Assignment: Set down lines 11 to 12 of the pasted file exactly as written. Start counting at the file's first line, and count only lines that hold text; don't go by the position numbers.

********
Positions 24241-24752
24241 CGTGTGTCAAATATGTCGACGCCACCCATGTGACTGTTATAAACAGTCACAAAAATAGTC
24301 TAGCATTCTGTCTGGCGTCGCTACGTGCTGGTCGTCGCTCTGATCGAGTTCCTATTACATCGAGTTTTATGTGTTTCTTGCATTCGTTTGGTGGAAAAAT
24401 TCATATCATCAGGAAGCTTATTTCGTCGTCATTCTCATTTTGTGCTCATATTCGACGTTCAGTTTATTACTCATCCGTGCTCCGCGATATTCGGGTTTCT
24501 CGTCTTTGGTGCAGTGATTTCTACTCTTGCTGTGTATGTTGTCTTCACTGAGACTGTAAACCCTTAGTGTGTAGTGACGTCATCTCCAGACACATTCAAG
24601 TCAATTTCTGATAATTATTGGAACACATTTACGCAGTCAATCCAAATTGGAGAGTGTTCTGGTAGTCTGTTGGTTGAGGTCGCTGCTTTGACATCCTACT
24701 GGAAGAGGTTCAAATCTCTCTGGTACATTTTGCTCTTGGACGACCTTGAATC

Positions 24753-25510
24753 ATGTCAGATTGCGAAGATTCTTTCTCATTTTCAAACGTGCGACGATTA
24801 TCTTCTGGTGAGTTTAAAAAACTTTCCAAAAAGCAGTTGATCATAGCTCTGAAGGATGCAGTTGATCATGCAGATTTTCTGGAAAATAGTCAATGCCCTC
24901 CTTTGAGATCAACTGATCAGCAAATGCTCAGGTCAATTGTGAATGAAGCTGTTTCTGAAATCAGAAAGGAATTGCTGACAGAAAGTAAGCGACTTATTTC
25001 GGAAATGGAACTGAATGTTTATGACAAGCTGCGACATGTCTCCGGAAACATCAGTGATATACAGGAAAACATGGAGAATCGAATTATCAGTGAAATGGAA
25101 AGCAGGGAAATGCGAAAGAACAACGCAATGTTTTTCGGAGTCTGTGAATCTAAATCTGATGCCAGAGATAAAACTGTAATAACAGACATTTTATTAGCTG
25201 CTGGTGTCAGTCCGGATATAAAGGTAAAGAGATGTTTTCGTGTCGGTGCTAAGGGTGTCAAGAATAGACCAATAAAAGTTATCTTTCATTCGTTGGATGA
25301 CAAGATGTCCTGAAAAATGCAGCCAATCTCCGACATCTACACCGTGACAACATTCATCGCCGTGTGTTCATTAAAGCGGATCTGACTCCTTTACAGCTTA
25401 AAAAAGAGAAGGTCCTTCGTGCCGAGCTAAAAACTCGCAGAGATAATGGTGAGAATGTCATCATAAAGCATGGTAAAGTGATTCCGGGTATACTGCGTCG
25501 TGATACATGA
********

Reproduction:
24901 CTTTGAGATCAACTGATCAGCAAATGCTCAGGTCAATTGTGAATGAAGCTGTTTCTGAAATCAGAAAGGAATTGCTGACAGAAAGTAAGCGACTTATTTC
25001 GGAAATGGAACTGAATGTTTATGACAAGCTGCGACATGTCTCCGGAAACATCAGTGATATACAGGAAAACATGGAGAATCGAATTATCAGTGAAATGGAA